reply to this | link to this | view in chronology ]

  • identicon
    Dan, 27 Oct 2014 @ 10:38am

    @jupiterkansas

    Seriously? So go a start a streaming site, embed full movies and music albums (from illegal sources) and see how long the site lasts? If and when you're caught (I'm assuming you're in the U.S.) refuse take down notices based on a ruling from another country; and should you be pulled into court tell the courts you'd like to invoke a decision from the EU and by pass the U.S. copyright act.

    reply to this | link to this | view in chronology ]

    • icon
      jupiterkansas (profile), 27 Oct 2014 @ 10:52am

      Re: @jupiterkansas

      If the sources are illegal, then why aren't the sources being removed instead of the link to the sources? Why can't the people being infringed actually go after the people doing the infringing?

      reply to this | link to this | view in chronology ]

    • identicon
      Anonymous Coward, 27 Oct 2014 @ 10:53am

      Re: @jupiterkansas

      I believe this is what is known as a "strawdan argument".

      reply to this | link to this | view in chronology ]

    • icon
      PaulT (profile), 27 Oct 2014 @ 1:48pm

      Re: @jupiterkansas

      A quick hint, Dan - if you want to continue a conversation, it's much easier to actually reply to someone by hitting the reply link rather than making a new comment with a vague hint as to which comment you're replying to. Makes things far better once there's a lot of comments posted.

      reply to this | link to this | view in chronology ]

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        identicon
        Dan, 27 Oct 2014 @ 1:54pm

        Re: Re: @jupiterkansas

        Well aren't you just full of useless shit today!
        Thanks for that, but I don't think I'll need it.
        This was my first and last visit to techdirt.

        Mike, you have absolutely lived up to your reputation, I just had to know for myself.

        reply to this | link to this | view in chronology ]

        • icon
          PaulT (profile), 27 Oct 2014 @ 2:04pm

          Re: Re: Re: @jupiterkansas

          "Mike, you have absolutely lived up to your reputation, I just had to know for myself."

          My name is Paul not Mike, and I'm a reader located several thousand miles from the author of this article (I believe, anyway). Why should anyone take you seriously when you not only start with a childish personal attack, but then can't identify who you're talking to?

          Typical of people who try to attack others here. No facts, no maturity, no evidence and run, run away when challenged. Pathetic. Why is it so hard to get an actual conversation from the maximalists?

          reply to this | link to this | view in chronology ]

  • identicon
    Dan, 27 Oct 2014 @ 11:32am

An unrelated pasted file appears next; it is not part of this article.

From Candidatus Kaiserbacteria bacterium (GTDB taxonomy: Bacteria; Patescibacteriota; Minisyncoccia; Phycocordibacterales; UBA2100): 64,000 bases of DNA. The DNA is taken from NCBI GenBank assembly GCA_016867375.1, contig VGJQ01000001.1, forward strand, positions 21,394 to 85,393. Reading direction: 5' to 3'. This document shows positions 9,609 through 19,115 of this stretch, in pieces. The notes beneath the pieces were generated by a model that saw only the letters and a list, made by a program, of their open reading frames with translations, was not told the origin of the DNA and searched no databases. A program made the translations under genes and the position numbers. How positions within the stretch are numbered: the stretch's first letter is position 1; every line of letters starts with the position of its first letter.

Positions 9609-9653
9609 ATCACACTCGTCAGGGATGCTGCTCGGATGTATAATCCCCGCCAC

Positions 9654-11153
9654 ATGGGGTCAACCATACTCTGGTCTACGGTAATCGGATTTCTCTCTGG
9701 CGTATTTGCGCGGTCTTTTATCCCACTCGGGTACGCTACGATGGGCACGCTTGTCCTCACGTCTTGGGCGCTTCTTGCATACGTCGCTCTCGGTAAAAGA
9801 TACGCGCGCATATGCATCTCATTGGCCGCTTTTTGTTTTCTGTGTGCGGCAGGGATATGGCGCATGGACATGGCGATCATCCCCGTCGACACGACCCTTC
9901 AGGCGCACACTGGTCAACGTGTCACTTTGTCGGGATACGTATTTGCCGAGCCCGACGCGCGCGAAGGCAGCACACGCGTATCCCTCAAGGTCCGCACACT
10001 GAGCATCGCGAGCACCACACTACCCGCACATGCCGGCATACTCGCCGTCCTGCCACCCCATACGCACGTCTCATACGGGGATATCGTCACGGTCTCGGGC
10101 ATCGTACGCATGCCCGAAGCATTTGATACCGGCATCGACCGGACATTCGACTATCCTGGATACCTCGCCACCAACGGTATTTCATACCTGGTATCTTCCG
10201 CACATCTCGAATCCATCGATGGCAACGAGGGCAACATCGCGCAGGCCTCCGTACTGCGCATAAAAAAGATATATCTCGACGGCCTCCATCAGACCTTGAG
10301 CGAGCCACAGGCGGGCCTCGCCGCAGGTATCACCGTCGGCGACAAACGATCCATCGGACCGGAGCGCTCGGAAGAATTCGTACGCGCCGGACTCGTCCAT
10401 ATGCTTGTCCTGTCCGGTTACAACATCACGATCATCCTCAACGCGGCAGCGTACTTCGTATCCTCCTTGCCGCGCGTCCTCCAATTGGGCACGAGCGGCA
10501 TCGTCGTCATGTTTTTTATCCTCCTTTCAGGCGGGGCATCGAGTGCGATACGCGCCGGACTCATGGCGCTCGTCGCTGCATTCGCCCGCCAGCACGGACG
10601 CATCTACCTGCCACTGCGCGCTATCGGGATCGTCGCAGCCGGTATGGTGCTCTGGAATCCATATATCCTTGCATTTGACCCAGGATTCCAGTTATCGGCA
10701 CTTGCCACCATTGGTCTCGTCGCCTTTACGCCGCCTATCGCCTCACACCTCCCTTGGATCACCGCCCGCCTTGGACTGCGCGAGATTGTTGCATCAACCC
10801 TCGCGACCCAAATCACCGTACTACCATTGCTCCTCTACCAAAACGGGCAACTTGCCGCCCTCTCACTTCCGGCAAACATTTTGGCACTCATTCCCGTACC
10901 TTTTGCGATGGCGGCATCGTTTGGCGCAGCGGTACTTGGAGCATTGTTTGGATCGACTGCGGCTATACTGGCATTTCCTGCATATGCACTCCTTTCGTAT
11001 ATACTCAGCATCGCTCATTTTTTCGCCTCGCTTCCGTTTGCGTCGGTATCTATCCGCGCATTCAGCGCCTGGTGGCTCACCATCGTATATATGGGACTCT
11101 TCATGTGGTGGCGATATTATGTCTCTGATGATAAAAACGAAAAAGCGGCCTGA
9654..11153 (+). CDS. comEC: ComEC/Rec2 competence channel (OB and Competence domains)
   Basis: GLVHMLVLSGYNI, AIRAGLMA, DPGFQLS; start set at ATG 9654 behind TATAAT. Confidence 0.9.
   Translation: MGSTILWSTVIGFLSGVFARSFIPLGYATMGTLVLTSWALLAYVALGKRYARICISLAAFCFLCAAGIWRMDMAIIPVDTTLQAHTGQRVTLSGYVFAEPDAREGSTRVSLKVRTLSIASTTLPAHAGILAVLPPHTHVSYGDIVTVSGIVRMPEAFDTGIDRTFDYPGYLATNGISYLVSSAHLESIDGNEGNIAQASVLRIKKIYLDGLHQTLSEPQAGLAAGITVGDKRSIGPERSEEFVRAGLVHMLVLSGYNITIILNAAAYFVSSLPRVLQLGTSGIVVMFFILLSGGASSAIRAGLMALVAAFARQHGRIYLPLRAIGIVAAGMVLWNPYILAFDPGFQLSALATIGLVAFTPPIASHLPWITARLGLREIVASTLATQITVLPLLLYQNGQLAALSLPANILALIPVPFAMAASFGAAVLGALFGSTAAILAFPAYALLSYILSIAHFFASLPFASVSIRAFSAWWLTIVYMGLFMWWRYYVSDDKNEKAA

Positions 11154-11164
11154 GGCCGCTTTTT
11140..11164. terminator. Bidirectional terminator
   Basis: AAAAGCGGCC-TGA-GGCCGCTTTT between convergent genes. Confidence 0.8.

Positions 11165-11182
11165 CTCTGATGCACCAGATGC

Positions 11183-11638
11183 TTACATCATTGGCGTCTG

@jupiterkansas

    "If the sources are illegal, then why aren't the sources being removed instead of the link to the sources? Why can't the people being infringed actually go after the people doing the infringing?"

    I know many content owners who remove links only to find the same content up loaded minutes later to the same site.
    Whack-a-mole?, is what I believe it's called.

    I have a feeling Youtube is going to be very busy over the next few weeks due to this ruling, and without a doubt a few more changes to their policy(s) are right around the corner.

    So enjoy while you can jupiterkansas, but it appears the walls are finally caving in on the we-want-everything-now-and-free movement.

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    • icon
      jupiterkansas (profile), 27 Oct 2014 @ 12:35pm

      Re: @jupiterkansas

      Did you read the article? Or did you just read the headline and start spouting off?

      Youtube doesn't stream content. It actually hosts the content. This ruling has absolutely nothing to do with Youtube.

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      • icon
        John Fenderson (profile), 28 Oct 2014 @ 1:03pm

        Re: Re: @jupiterkansas

        This hits the nail on the head, and is a good example where misunderstanding the technology leads to nonsensical responses.

        reply to this | link to this | view in chronology ]

    • icon
      PaulT (profile), 27 Oct 2014 @ 1:59pm

      Re: @jupiterkansas

      "I know many content owners who remove links only to find the same content up loaded minutes later to the same site.
      Whack-a-mole?, is what I believe it's called."

      Which is exactly why the people originating the content should be prosecuted, not someone who embeds the link. You go after the source of the infringement, not the person who shows you where it is. If they qualify for jail time, you even shut down their operation and every mirror they supply, not a single source that's irrelevant to the whole in size or scope.

      Why is this a problem? I mean, it's true that this won't address the entire problem (for example, cutting off illegal supply won't increase revenue is legal supplies aren't available, and it doesn't address the mess of a copyright system that makes it hard for service providers to identify ownership), but it goes a lot further than going after sites that merely collect links that go to other places which remain online.

      "I have a feeling Youtube is going to be very busy over the next few weeks due to this ruling"

      Why, specifically?

      "the walls are finally caving in on the we-want-everything-now-and-free movement."